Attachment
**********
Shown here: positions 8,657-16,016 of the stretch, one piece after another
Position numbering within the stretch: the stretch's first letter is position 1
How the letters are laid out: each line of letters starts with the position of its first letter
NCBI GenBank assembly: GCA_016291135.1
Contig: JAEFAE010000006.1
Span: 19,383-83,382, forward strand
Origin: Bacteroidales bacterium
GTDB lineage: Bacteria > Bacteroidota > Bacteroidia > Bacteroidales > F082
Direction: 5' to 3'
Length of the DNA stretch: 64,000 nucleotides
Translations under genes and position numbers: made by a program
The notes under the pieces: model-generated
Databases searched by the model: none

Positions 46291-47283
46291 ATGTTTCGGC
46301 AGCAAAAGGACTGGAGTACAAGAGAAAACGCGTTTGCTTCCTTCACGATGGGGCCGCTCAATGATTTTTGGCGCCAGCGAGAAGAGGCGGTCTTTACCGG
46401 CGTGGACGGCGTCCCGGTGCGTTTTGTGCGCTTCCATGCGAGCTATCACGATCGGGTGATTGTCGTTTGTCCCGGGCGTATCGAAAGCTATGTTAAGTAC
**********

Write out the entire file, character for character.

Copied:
Shown here: positions 8,657-16,016 of the stretch, one piece after another
Position numbering within the stretch: the stretch's first letter is position 1
How the letters are laid out: each line of letters starts with the position of its first letter
NCBI GenBank assembly: GCA_016291135.1
Contig: JAEFAE010000006.1
Span: 19,383-83,382, forward strand
Origin: Bacteroidales bacterium
GTDB lineage: Bacteria > Bacteroidota > Bacteroidia > Bacteroidales > F082
Direction: 5' to 3'
Length of the DNA stretch: 64,000 nucleotides
Translations under genes and position numbers: made by a program
The notes under the pieces: model-generated
Databases searched by the model: none

Positions 46291-47283
46291 ATGTTTCGGC
46301 AGCAAAAGGACTGGAGTACAAGAGAAAACGCGTTTGCTTCCTTCACGATGGGGCCGCTCAATGATTTTTGGCGCCAGCGAGAAGAGGCGGTCTTTACCGG
46401 CGTGGACGGCGTCCCGGTGCGTTTTGTGCGCTTCCATGCGAGCTATCACGATCGGGTGATTGTCGTTTGTCCCGGGCGTATCGAAAGCTATGTTAAGTAC